On 31 March 2014 the Office of Fair Trading (OFT) closed its doors. This is part of the Government’s reform of the arrangements for competition, consumer protection and consumer credit regulation.
The OFT’s work and responsibilities have been passed to a number of different bodies, including the Competition and Markets Authority and the Financial Conduct Authority.
The Competition and Markets Authority
The Competition and Markets Authority started work on 1 April 2014 as the UK’s primary competition and consumer agency. Its role is to help stimulate economic growth and innovation and ensure consumers get a good deal.
Bringing together the Competition Commission with the competition and certain consumer functions of the OFT, the Competition and Markets Authority has a range of new responsibilities and powers. These include more stringent timetables for investigations, a stronger role in ensuring competition in regulated sectors for example financial services and energy, and a reform of the legal framework for prosecuting individuals involved in criminal cartel activity.
The Competition and Markets Authority has prioritised merger control, market studies and investigations, and enforcement of competition and consumer law. The Competition and Markets Authority (CMA) has inherited from the OFT and Competition Commission more than a dozen live competition enforcement and consumer cases, over 30 merger cases and three on-going market investigations.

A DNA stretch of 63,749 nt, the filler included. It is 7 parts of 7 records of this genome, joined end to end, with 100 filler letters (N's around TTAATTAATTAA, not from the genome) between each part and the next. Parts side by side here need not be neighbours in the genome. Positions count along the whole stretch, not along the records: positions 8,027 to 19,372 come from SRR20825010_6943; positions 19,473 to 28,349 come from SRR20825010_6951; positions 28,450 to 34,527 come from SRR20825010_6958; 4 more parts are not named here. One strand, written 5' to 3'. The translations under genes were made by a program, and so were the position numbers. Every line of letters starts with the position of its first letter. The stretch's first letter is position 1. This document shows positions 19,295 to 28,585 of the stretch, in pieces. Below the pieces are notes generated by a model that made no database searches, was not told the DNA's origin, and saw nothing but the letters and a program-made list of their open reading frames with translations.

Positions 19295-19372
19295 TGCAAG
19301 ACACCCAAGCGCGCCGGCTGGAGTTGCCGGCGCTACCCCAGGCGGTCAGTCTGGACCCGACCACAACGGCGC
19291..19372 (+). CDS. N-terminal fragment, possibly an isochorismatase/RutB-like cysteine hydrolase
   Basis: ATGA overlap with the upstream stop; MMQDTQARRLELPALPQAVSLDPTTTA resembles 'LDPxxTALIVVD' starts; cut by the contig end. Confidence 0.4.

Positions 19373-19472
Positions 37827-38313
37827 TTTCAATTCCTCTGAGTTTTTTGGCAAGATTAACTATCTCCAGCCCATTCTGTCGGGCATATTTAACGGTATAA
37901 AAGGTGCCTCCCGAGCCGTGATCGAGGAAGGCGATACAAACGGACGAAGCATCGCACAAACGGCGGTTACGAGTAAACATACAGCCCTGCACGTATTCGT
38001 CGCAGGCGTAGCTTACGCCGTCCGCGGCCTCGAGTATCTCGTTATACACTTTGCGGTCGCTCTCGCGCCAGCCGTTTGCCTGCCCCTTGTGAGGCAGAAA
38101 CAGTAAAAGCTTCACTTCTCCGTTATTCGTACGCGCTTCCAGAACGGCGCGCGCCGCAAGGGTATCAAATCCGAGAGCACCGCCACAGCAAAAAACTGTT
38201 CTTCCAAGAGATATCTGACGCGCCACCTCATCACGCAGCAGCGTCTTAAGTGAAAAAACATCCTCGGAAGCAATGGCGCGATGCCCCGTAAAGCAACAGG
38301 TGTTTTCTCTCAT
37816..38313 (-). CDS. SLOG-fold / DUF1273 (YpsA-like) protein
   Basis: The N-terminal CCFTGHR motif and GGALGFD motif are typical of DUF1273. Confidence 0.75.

CMA Chief Executive Alex Chisholm said, “We want to help achieve a really dynamic economy in which firms are competing hard to satisfy customers with innovative and value-for-money products and services. We will use our powers, resources and ingenuity to promote competition, empower consumers and strike down illegal behaviour. The new CMA strategy, structure and legal framework will enable our highly professional staff to make well-selected and impactful interventions for the benefit of consumers and citizens across the UK.”
The Financial Conduct Authority
On 1 April 2014 the Financial Conduct Authority which regulates the financial services industry in the UK, became the regulator for the consumer credit industry under a new, different regulatory regime.
The Financial Conduct Authority will authorise firms to undertake credit-related activity, and enforce consumer credit law. Companies carrying out regulated consumer credit activities must follow certain rules about how they manage their businesses and treat their customers. These include rules made by the Financial Conduct Authority (FCA), the requirements of the Consumer Credit Act (CCA) and secondary legislation. The FCA has the power to stop firms or individuals providing regulated financial services and they can issue fines for breaches of FCA rules and other legal requirements, including the CCA and the Financial Services and Markets Act (FSMA).
Most of the new Financial Conduct Authority rules came into force on 1 April 2014 however, the enforcement of some is subject to a six-month transitional period. This transition period does not affect the substance of the conduct standards that are in place from 1 April 2014. Non-compliance is not an option and the FCA has warned that it can and will enforce rule breaches from 1 April 2014 where appropriate.
The OFT’s anti-money laundering powers have also been passed to the Financial Conduct Authority.
Slater and Gordon Lawyers have over 30 years experience and are acknowledged independently as leaders in this field. We can assist both individuals and businesses if:
- You are worried about your FCA compliance
- You are asked to assist with an CMA or FCA investigation
- You think you may be charged with an offence
- You have been charged with an offence by the CMA, FCA or other agency.
For a free 30 minute initial consultation call freephone 0800 916 9054 or contact us online and we will call you.